Coulmas, F. (Ed.). (1981). Conversational routine . La Haye, Paris, NY: Mouton.

Culpeper, J. (1996). Towards an anatomy of impoliteness. Journal of Pragmatics, 25, 349–367.

Culpeper, J. (2011). Politeness and impoliteness. In K. Aijmer & G. Andersen (Eds.), Sociopragmatics. Handbooks of pragmatics (Vol. 5, pp. 391–436). Berlin: Mouton de Gruyter.

Culpeper, J. (2016). Impoliteness strategies. In A. Capone & J. Mey (Eds.), Interdisciplinary studies in pragmatics (pp. 421–445). Heidelberg, NY, Dordrecht, London: Springer.

Culpeper, J., & Demmen, J. (2011). Nineteenth-century English politeness Negative politeness, conventional indirect requests and the rise of the individual self. Journal of Historical Pragmatics, 12 (1–2), 49–81.

Culpeper, J., & Hardaker, C. (2017). Impoliteness. In J. Culpeper, M. Haugh, & D. Kádár (Eds.), The Palgrave handbook of linguistic (im)politeness (pp. 199–226). London: Palgrave.

Culpeper, J., Haugh, M., & Kádár, D. (2017). The Palgrave handbook of linguistic (im)politeness . London: Palgrave.

Danescu-Niculescu-Mizil, C., Sudhof, M., Jurafsky, D., Leskovec, J., & Potts, C. (2013). A computational approach to politeness with application to social factors. Proceedings of ACL 2013 . .

Diani, G. (2015). Politeness. In K. Aijmer & C. Rühlemann (Eds.), Corpus pragmatics (pp. 169–195). Cambridge: CUP.

Eelen, G. (2001). A critique of politeness theories . Manchester: St Jerome.

Félix-Brasdefer, J. C., & Cohen, A. D. (2012). Teaching pragmatics in the foreign language classroom: Grammar as a communicative resource. Hispania, 95 (4), 650–669.

Fetzer, A. (2007). Context, contexts and appropriateness. In A. Fetzer (Ed.), Context and appropriateness (pp. 3–27). Amsterdam: John Benjamins.

Fónagy, I. (1982). Situation et signification . Amsterdam: John Benjamins.

Goffman, E. (1959). The presentation of self in everyday life . New York: Anchor Books.

Goffman, E. (1967). Interaction ritual. Essays on face-to-face behavior . Garden City, NY: Doubleday.

Goffman, E. (1981). Forms of talk . Philadelphia, PA: University of Pennsylvania Press.

Grainger, K. (2011). ‘First order’ and ‘second order’ politeness: Institutional and intercultural contexts. In Linguistic Politeness Research Group (Ed.), Discursive approaches to politeness (pp. 167–188). Berlin: Mouton de Gruyter.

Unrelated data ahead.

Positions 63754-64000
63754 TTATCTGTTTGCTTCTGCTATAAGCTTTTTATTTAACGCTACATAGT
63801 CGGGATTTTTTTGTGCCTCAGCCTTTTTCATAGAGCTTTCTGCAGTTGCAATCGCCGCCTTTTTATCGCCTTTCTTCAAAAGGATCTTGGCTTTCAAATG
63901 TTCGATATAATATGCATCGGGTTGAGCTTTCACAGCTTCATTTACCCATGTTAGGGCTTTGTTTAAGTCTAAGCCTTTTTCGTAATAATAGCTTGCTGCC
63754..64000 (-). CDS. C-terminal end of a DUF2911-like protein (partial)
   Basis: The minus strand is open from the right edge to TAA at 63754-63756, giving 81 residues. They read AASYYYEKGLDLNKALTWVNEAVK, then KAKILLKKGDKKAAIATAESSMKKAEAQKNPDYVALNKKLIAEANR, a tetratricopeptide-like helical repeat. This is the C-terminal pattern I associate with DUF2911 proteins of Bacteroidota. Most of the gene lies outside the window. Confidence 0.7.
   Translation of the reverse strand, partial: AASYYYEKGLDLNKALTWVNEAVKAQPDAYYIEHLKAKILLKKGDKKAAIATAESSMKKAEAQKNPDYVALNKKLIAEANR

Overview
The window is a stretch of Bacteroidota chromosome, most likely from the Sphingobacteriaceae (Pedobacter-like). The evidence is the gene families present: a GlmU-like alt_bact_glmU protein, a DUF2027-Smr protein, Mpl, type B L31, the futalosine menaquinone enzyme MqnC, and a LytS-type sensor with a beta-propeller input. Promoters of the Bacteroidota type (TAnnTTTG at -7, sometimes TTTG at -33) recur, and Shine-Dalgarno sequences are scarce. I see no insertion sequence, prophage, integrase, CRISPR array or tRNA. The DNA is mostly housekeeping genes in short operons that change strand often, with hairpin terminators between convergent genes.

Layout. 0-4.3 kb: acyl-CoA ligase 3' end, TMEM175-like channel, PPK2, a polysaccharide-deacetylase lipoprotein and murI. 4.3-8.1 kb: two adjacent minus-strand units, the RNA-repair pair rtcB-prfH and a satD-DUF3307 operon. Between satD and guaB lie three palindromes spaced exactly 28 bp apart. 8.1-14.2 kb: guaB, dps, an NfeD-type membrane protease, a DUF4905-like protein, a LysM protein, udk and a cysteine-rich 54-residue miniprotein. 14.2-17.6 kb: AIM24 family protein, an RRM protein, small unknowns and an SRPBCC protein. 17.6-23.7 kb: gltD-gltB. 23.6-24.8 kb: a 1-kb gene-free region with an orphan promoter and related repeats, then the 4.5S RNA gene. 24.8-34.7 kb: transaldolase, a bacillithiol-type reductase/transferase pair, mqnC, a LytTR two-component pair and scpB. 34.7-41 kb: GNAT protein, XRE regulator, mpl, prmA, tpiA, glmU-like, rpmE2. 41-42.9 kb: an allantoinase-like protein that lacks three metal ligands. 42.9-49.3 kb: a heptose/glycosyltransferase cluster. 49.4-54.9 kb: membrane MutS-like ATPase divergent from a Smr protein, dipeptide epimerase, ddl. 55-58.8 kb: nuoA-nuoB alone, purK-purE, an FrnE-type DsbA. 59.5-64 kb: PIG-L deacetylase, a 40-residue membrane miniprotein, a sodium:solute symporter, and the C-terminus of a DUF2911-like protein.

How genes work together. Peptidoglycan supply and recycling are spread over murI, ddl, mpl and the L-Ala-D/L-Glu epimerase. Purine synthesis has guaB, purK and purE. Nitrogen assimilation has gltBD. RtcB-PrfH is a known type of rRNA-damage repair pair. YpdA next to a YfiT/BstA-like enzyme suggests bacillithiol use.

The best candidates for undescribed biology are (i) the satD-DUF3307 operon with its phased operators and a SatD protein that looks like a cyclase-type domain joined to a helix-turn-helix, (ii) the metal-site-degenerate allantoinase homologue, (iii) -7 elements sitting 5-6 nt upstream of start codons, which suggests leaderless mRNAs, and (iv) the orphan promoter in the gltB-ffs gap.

Grice, H. P. (1975). Logic and conversation. In P. Cole & J. P. Morgan (Eds.), Syntax and semantics, vol. 3. Speech Acts (pp. 41–58). London: Seminar Press.

Gumperz, J., & Hymes, D. (1972). Directions in sociolinguistics: The ethnography of communication . New York: Holt, Rinehart & Winston.

Haugh, M. (2007). The discursive challenge to politeness theory: An interactional alternative. Journal of Politeness Research, 3, 295–317. .

Article   Google Scholar  

Haugh, M. (2010). Intercultural (im)politeness and the micro-macro issue. In A. Trosborg (Ed.), Pragmatics across languages and cultures (pp. 139–166). Berlin/New York: De Gruyter Mouton.

Haugh, M. (2015). Im/politeness implicatures . Berlin: Mouton de Gruyter.

Haugh, M., & Chang, W.-L. M. (2019). “The apology seemed (in)sincere”: Variability in perceptions of (im)politeness. Journal of Pragmatics, 142, 207–222. .

Haugh, M., & Culpeper, J. (2018). Integrative pragmatics and (im)politeness theory. In C. Ilie & N. R. Norrick (Eds.), Pragmatics and its interfaces (pp. 213–239). Amsterdam: John Benjamins.

Haugh, M., & Kádár, D. Z. (2017). Intercultural im/politeness. In J. Culpeper, M. Haugh, & D. Z. Kádár (Eds.), The Palgrave handbook of linguistic (im)politeness (pp. 601–632). London: Parlgrave Mcmillan.

Herbert, R. K. (1989). The ethnography of English compliments and compliment responses: A contrastive sketch. In W. Oleksy (Ed.), Contrastive pragmatics (pp. 3–35). Amsterdam/Philadelphia: John Benjamins.

Jary, M. (1998). Relevance theory and the communication of politeness. Journal of Pragmatics, 30, 1–19.

Jucker, A. H. (2012). Positive and negative face as descriptive categories in the history of English. In M. Bax & D. Z. Kádár (Eds.), Understanding historical (im)politeness: Relational linguistic practice over time and across cultures (pp. 175–194). Amsterdam: John Benjamins.

Kádár, D. (2017). Politeness, impoliteness, and ritual. Maintaining the moral order in interpersonal interaction . Cambridge: Cambridge University Press.

Kádár, D., & Haugh, M. (2013). Understanding politeness . Cambridge: Cambridge University Press.

Kasper, G. (1999). Data collection in pragmatics research. University of Hawai’i Working Papers in ESL, 18 (1), 71–107.

Kasper, G., & Blum-Kulka, S. (1993). Interlanguage pragmatics: An introduction. In G. Kasper & S. Blum-Kulka (Eds.), Interlanguage pragmatics (pp. 3–17). Oxford, NY: Oxford University Press.